After analyzing the car brand sales ranking for June 2017, let’s take a look at sales figures of individual models. The Volkswagen Golf scores its 14th consecutive monthly loss but remains firmly on top of the ranking. The Renault Clio continues to gravitate at its high level, ahead of the Volkswagen Polo, which maintains a surprisingly high level of sales considering its successor has already been revealed and should arrive soon. We’ve seen similar trends at Audi with the replacements of the A3, A4 and A5, but of course the most extreme example is Volvo with the XC60 first generation which gravitates at record heights in the final months of its career. Despite a loss of 9%, the Opel/Vauxhall Astra is back up to 4th place for the first time since last August ( andup from a horrid 12th place in May) because the Ford Fiesta is down into 9th place as deliveries of the new generation are yet to gain traction. The Opel/Vauxhall Corsa cannot benefit from the Fiesta’s demise as it too is down by more than 20% and out of the top-10. That means the Peugeot 208 is now the #3 best selling subcompact car, but even worse for the Corsa: the Dacia Sandero is only just over 400 sales behind, compared to a gap of over 10.000 sales a year ago. The Citroën C3 isn’t far behind these two either.
The Renault Captur is once again the best selling crossover in a record 5th place for the nameplate, despite a 6% loss on last year. The Nissan Qashqai is stable and keeps its place ahead of the Volkswagen Tiguan, even though the latter shows a massive 45,6% increase on its predecessor last year. After a horrid 20th place in May, the Ford Focus is back into the top-10 and is the best selling Ford since February 2012. The Renault Megane is finally climbing up the charts to #15 even though it loses 1,1% on last year. For the first time this year the Fiat 500 beats its platform sibling Panda for 2 months in a row. And for the first time since shortly after its launch, the Peugeot 2008 (#19) is outsold by the Peugeot 3008 (#18). The latter is a homerun for the French brand, as it’s only 2.000 sales behind the Tiguan (#14) and firmly in 3rd place of its segment. The Volkswagen Passat (#23) continues to sink down the ranking and is now only 13 sales ahead of the Mercedes-Benz C-Class (#24), although the latter also includes the coupe and convertible versions. The Fiat Tipo (#26) has a third month of 15.000+ sales in the last four, and is closing in quickly on the Peugeot 308 (#25). [Read more…]
In the first six months of 2017, Chinese car sales are up just 3% to 10,93 million. If the market maintains this growth rate, it will become the lowest increase in more than 13 years and possibly in more than 25 years. And there’s reason to believe it will come to that scenario, if you look at the sales curve in the second half of 2016, with increasing sales in the last quarter due to a pending increase in sales tax on cars with engines smaller than 1,6 liters, from 5% to 7,5%. Then again, that same tax will rise again in 2018 to 10%, so sales may show a similar curve in Q4 of 2017 as consumers pull forward their buying decisions to benefit from the lower tax. Back to the first half of 2017, in which crossovers and SUVs gained 14,9% to 4,41 million sales, while sedan sales were down 2,5% to 5,42 million and MPV sales slumped 9,4% to 1,09 million. Of these 10,9 million total passenger car sales, 42,3% came from domestic brands and 57,7% from import brands, compared to a ratio of 41,3% vs. 58,7% in all of 2016, as sales of foreign brand vehicles have slightly dipped while sales of local brands have continued to rise, especially thanks to the introduction of a range of afFordable crossovers by almost every single brand.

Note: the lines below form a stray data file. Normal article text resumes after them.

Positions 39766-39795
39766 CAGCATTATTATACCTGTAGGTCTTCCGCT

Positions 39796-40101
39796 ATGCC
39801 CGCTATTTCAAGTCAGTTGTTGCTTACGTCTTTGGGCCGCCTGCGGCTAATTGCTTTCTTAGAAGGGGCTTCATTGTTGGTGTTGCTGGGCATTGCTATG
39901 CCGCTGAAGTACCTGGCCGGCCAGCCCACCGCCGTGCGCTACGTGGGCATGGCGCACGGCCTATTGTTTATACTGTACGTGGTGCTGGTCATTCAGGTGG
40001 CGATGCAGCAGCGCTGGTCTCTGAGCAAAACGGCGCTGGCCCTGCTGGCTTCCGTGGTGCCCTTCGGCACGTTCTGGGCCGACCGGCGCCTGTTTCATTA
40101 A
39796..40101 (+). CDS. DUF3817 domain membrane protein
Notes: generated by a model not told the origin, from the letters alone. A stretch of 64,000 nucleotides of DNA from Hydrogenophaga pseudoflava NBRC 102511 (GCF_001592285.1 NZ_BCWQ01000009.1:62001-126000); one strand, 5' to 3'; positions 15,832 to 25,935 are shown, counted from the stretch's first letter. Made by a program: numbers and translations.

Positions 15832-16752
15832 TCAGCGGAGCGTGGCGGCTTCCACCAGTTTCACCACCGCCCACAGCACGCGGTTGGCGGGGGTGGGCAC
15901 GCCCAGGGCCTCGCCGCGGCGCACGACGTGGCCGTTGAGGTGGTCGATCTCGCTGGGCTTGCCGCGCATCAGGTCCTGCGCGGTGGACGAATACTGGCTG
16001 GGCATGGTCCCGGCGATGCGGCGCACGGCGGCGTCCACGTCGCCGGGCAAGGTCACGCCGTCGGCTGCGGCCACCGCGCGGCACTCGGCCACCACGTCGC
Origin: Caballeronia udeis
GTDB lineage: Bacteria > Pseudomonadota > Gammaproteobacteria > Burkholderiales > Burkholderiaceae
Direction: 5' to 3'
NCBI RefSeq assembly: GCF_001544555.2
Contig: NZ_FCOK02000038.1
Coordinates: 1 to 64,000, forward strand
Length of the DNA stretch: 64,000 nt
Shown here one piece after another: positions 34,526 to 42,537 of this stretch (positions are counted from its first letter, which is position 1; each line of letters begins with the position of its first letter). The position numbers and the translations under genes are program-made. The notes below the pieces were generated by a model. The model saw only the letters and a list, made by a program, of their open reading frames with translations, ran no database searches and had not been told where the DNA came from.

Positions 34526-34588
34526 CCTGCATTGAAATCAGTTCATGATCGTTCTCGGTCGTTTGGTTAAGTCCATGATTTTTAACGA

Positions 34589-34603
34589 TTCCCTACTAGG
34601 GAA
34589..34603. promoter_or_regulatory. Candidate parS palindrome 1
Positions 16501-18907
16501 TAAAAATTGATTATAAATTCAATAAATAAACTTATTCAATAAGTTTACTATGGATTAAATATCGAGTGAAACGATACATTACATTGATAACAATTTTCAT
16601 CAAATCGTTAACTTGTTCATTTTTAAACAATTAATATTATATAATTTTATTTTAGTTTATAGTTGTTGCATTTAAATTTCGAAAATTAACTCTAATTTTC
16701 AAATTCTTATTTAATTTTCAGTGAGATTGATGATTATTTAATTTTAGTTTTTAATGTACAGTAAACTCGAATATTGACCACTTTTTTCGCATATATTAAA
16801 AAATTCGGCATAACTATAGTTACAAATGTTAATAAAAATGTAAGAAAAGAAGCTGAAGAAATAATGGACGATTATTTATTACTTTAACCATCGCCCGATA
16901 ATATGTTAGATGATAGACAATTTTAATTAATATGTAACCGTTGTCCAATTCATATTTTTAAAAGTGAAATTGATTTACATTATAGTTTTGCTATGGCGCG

But that doesn’t paint the complete picture, as European brand sales have remained virtually stable at +0,85% and US brand sales have improved only slightly better than the overall market at +3,86%. The big shift has taken place between Japanese brands and South-Korean brands, as the former are finally starting to recover from their troubles during a diplomatic spat between China and Japan in 2012 over a few islands in the East China Sea, even though only Honda and Mitsubishi have returned to the market share they held in 2011. Still, Japanese brands have grown at a pace of +16,36%, double the gains of the domestic brands, while Korean brands were the only nation to lose volume at a terrifying -46,7%. The reason for that demise has been explained in our monthly reports for the last four months, but there’s another underlying reason which has been going on for a longer period. The South-Korean brands never achieved the kind of mainstream status in China as they did in Europe or North America. They remained a low-cost, low quality option for customers who wanted an import-brand vehicle without having to pay the premium for an actual established brand from Europe, the US or Japan. When the domestic brands started to improve their quality and subsequently their brand image, and also started launching a huge number of afFordable crossovers to satisfy the demand for this type of vehicle, the Koreans were left behind as customers proved less brand loyal than expected. Especially Hyundai has been left behind in this race as its partner Beijing Automotive keeps on expanding the brand’s sedan range to no less than 9 models of different generations sold alongside each other with a 10th nameplate coming up, compared to just 4 crossovers. When recovering from the anti South-Korean sentiment, both brands need to be quick to launch afFordable crossovers to the Chinese market or risk facing reduced market shares for years to come.